From the article of the same title
Physicians Practice (12/14/16) Capko, Joe
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ONC Fact Sheet Highlights HIPAA Health Data Sharing Points
A new fact sheet released by the U.S. Office of the National Coordinator for Health IT Technology (ONC) and the U.S. Health and Human Services Office for Civil Rights (OCR) outlines several situations in which sharing protected health information (PHI) is permissible. The Health Insurance Portability and Accountability Act (HIPAA) supports the electronic exchange of PHI for a variety of purposes, including contagious disease tracking, cancer registries and other public health activities. ONC and OCR review nine hypothetical scenarios that represent appropriate uses of shared PHI. For example, data may need to be exchanged in the event of a disease outbreak at a hospital or healthcare provider and disclosed to the U.S. Centers for Disease Control and Prevention. The U.S. Food and Drug Administration (FDA) also may request the PHI of patients affected by medical device recalls, as medical devices are subject to FDA jurisdiction. Physicians only need to disclose the information deemed necessary to support the recall, such as patient contact information.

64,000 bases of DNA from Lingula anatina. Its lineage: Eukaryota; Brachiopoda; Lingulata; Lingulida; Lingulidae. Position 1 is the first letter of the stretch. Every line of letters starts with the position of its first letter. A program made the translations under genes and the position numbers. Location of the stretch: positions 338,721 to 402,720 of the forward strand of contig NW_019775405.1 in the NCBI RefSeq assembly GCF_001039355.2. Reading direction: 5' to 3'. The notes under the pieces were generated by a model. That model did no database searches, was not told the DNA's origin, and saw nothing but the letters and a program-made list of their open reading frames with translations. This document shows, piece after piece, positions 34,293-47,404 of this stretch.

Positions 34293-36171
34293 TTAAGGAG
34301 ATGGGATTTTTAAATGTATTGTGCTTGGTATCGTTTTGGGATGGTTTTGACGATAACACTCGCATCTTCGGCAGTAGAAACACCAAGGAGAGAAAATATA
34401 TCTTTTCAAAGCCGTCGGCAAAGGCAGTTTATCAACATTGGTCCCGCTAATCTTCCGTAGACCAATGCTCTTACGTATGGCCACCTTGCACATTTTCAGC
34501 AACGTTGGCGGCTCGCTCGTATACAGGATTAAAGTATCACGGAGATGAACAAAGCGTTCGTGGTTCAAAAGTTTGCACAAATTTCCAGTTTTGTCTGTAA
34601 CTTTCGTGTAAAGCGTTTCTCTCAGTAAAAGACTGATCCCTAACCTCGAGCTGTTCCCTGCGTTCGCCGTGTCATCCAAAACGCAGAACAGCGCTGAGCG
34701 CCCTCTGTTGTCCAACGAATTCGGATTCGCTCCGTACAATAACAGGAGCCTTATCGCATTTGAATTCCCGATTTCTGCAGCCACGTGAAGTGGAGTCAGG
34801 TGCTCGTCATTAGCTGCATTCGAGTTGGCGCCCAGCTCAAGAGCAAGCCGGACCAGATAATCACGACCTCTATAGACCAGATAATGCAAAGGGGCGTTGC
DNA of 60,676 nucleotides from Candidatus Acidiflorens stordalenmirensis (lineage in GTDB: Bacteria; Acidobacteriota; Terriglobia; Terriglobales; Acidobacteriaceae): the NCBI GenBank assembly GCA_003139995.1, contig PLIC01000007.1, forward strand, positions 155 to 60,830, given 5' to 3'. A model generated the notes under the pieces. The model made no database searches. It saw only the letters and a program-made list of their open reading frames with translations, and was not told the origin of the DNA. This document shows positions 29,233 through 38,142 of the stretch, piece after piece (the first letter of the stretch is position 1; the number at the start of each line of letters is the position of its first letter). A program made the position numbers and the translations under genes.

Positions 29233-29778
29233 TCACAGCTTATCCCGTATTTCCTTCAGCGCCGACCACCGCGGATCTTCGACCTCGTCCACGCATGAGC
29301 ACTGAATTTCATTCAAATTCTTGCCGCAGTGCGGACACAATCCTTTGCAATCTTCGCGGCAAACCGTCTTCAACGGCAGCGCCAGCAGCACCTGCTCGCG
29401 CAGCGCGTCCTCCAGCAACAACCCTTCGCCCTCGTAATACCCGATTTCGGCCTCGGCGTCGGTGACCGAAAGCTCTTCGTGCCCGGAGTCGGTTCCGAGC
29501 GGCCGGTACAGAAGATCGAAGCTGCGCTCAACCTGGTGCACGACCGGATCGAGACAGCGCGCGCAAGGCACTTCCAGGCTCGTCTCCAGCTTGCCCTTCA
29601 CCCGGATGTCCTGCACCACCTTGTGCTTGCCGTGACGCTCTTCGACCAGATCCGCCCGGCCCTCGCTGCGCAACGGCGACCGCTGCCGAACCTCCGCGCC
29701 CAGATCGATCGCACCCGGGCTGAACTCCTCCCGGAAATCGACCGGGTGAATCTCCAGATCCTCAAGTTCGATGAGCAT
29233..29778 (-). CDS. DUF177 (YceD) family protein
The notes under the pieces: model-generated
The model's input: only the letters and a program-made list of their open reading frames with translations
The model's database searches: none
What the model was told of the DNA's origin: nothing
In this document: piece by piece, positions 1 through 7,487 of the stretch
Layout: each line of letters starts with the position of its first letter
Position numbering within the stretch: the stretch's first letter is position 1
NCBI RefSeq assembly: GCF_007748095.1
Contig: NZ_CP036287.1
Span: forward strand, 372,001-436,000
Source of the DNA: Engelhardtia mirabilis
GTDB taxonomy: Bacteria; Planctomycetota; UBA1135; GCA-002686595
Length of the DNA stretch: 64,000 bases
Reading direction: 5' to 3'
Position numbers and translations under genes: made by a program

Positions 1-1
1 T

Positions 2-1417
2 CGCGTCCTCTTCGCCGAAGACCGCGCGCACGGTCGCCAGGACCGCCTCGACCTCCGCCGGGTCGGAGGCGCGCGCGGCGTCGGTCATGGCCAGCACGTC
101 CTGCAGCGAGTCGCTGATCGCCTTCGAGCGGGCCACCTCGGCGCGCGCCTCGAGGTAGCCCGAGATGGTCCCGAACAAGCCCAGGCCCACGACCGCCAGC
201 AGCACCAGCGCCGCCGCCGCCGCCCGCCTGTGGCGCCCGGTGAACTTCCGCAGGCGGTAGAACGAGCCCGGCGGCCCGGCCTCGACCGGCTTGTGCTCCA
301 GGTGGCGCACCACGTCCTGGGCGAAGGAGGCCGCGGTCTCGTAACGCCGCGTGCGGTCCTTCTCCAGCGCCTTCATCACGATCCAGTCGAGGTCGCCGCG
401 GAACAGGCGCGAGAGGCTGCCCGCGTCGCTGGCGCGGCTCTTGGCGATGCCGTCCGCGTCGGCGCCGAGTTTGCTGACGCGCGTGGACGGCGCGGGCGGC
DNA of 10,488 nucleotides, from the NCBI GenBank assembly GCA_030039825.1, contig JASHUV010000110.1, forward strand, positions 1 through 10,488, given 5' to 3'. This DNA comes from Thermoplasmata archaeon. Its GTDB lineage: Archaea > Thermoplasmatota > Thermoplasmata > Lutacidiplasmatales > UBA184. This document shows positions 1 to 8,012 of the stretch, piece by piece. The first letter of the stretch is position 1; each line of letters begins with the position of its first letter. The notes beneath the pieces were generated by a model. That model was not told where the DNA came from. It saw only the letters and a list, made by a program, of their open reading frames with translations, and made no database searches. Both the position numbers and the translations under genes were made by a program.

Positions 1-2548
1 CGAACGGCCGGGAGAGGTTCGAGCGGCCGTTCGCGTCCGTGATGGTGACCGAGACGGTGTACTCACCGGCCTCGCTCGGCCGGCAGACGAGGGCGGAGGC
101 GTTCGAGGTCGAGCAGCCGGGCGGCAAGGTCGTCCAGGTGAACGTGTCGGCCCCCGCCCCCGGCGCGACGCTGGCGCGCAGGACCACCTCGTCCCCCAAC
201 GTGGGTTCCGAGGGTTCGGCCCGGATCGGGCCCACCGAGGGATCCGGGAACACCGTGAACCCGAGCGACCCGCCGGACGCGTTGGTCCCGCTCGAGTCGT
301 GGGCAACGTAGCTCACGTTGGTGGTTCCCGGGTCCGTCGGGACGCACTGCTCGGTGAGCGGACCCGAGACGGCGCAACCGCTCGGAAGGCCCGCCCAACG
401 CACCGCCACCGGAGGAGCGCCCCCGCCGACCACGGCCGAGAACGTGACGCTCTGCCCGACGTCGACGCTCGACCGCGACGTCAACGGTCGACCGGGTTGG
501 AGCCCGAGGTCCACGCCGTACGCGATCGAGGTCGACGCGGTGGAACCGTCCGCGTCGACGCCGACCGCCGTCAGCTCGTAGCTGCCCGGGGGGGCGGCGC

From the article of the same title
HealthIT Security (12/08/2016) Snell, Elizabeth
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Health Policy and Reimbursement

21st Century Cures Act: Making Progress on Shared Goals for Patients
President Obama has signed into law the 21st Century Cures Act. The law will expand the U.S. Food and Drug Administration's (FDA's) efforts to improve patient access to treatments. The act is also expected to improve the agency's ability to hire and retain scientific experts in specific fields. The law also supports FDA's plans to upgrade clinical trial designs. Additional areas addressed by the law include a simplification of development programs for antibacterial and antifungal therapies. A new development program for regenerative medicine will also be created. Finally, the legislation addresses drug companies providing healthcare economic information to payers and formulary committees.

From the article of the same title
Food and Drug Administration (12/13/16) Califf, Robert
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ACA's Demise Could Be Quicker Than Republicans Intend
Republican lawmakers plan to repeal the Affordable Care Act (ACA) immediately next year, but changes to the ACA would not be implemented until a suitable replacement is found. However, health insurance consultants believe the insurance market is unlikely to remain healthy in the time between repeal and replacement. America's Health Insurance Plans warned Congress that a sudden repeal would threaten the health insurance plans for millions of Americans covered under Medicaid expansion. The American Academy of Actuaries also told lawmakers that the uncertainty following an immediate repeal would harm the long-term health of the insurance market, as companies may choose to stop selling individual policies if they believe the government will not continue to offer subsidies. "They're arguing that the thing is in death throes, that the insurance companies are losing tons of money and it's not sustainable," says Robert Laszewski, president of Health Policy and Strategy Associates. "Why do they think the insurance companies will provide the insurance policies in that scenario?"